Philosophy Behind the Square

Calligraphy writing based on the ‘米’ square

Calligraphy writing based on the ‘米’ square

I recently read a book about the aesthetic of Chinese calligraphy, and although I’m not sure of the authenticity behind this, it is still interesting to share the theory with you.

Traditional Chinese culture doesn’t believe we have to change nature, or indeed that we could, because we are part of nature. We realised that there are always limitations, as humans living on the earth, and that there are always regulations among human beings as well. It doesn’t mean the Chinese create boundaries for themselves, but rather, while limitations are actually there, it is always good to realise them and then aim at breaking them. The theory is then that the square was introduced for philosophical reasons, to place a limitation on the shape of character, rather than purely aesthetic ones.

The Square in Hot Metal Type

Metal type in Ri Xing Type Foundry, Taiwan

Metal type in Ri Xing Type Foundry, Taiwan

There was wooden type in China before the invention of hot metal type, however it was made using a loose system and didn’t produce a good standard of printing.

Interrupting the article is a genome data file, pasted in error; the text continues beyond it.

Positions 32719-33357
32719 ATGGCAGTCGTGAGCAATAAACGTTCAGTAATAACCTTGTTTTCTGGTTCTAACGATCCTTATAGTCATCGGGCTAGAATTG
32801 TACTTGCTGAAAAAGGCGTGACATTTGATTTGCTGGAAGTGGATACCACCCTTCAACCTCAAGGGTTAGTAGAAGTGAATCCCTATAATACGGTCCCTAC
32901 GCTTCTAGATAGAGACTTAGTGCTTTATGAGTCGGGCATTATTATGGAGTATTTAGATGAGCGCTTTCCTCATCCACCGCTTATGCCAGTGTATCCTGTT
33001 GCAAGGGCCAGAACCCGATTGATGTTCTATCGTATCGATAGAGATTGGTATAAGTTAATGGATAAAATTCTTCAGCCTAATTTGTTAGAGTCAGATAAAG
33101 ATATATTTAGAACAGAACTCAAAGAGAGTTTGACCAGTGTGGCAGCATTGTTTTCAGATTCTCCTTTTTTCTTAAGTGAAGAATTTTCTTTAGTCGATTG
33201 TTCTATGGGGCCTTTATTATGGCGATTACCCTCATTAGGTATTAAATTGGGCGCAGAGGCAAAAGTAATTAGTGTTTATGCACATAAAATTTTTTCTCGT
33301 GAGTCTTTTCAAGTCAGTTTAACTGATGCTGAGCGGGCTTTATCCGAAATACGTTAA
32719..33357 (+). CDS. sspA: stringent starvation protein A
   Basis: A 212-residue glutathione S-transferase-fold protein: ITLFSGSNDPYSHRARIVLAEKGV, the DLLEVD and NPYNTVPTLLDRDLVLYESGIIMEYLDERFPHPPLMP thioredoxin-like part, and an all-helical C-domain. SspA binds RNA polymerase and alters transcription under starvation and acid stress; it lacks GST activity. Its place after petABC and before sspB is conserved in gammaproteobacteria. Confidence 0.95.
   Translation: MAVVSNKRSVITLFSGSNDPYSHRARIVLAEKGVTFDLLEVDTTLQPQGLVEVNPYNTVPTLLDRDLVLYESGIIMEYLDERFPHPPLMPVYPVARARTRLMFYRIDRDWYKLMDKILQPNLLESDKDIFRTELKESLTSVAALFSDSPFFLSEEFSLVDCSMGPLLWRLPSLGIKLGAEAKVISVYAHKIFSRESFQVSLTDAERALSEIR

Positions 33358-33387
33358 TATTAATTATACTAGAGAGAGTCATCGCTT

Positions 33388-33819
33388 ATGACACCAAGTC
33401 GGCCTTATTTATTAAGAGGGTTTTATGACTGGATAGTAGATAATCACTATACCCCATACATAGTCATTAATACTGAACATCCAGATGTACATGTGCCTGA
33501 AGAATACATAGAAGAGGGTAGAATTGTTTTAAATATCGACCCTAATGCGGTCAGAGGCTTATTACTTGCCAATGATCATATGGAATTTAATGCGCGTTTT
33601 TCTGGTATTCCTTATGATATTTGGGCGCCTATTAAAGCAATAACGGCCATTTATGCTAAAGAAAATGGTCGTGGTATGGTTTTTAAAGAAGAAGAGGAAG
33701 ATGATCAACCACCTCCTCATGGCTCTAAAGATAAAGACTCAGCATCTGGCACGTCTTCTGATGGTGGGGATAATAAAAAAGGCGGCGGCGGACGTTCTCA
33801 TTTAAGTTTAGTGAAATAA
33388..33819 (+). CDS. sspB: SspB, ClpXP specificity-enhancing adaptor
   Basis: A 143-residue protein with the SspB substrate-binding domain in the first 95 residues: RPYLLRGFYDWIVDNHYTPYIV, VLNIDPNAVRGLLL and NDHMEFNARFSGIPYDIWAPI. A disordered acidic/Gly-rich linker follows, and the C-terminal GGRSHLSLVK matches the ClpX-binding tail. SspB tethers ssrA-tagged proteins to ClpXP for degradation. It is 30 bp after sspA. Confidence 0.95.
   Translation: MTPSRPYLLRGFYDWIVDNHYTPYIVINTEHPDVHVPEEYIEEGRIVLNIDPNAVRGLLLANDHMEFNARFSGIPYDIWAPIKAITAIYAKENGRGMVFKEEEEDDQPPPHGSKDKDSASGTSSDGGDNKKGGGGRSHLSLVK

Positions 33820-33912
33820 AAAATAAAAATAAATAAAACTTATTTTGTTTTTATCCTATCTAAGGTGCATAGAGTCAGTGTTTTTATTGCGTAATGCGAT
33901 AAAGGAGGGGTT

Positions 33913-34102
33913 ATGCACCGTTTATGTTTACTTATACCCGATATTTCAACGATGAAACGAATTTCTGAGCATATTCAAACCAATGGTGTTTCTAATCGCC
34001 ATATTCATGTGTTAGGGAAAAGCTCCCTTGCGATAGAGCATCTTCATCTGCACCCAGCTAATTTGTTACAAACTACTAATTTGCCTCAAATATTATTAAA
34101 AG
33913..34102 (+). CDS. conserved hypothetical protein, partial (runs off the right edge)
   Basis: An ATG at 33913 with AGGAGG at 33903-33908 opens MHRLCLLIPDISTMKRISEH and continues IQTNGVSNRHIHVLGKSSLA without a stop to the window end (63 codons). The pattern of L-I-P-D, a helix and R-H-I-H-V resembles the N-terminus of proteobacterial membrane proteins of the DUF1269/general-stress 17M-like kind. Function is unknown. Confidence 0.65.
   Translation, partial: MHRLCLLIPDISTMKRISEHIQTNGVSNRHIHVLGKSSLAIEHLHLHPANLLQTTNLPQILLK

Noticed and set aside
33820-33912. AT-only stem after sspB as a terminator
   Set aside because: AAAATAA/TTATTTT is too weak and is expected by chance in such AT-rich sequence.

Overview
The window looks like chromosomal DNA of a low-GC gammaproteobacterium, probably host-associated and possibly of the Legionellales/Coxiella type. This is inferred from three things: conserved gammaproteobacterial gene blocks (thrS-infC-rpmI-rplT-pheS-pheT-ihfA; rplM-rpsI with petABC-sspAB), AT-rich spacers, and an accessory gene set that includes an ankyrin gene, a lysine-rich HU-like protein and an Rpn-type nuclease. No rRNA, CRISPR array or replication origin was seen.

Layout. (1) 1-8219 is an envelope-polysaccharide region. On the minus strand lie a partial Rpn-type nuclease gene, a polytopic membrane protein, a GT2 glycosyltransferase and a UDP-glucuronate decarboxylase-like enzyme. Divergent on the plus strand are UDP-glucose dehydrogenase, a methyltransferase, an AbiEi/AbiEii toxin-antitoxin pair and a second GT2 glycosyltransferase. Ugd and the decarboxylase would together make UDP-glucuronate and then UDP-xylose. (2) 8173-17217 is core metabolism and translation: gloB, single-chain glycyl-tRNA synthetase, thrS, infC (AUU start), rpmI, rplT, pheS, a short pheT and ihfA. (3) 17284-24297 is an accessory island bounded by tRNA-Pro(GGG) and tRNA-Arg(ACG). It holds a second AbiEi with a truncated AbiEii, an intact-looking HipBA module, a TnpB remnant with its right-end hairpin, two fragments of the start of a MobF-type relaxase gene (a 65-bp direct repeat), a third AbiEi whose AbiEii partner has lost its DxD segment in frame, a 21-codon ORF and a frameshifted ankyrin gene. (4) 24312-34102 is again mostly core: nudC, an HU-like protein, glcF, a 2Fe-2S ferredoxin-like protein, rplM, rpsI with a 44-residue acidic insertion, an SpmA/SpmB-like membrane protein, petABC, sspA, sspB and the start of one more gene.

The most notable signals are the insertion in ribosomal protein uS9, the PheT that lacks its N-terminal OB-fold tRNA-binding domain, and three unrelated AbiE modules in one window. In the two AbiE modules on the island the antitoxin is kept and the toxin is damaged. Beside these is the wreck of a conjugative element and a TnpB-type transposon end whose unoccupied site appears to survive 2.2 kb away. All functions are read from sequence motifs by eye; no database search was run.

It wasn’t until American missionary William Gamble, who was appointed by the American Presbyterian Church and sent to Shanghai and Hong Kong in 1858, that things moved on. He adapted the proportional Latin movable type system to the Chinese ideographic character set, and unified the character cutting method by introducing the electrotype type-making method to the Far East. The nature of the technology in use reinforced the square boundary that had previously been introduced to the script. The ‘square’ spirit has since then been transferred to all the Hanzi typefaces.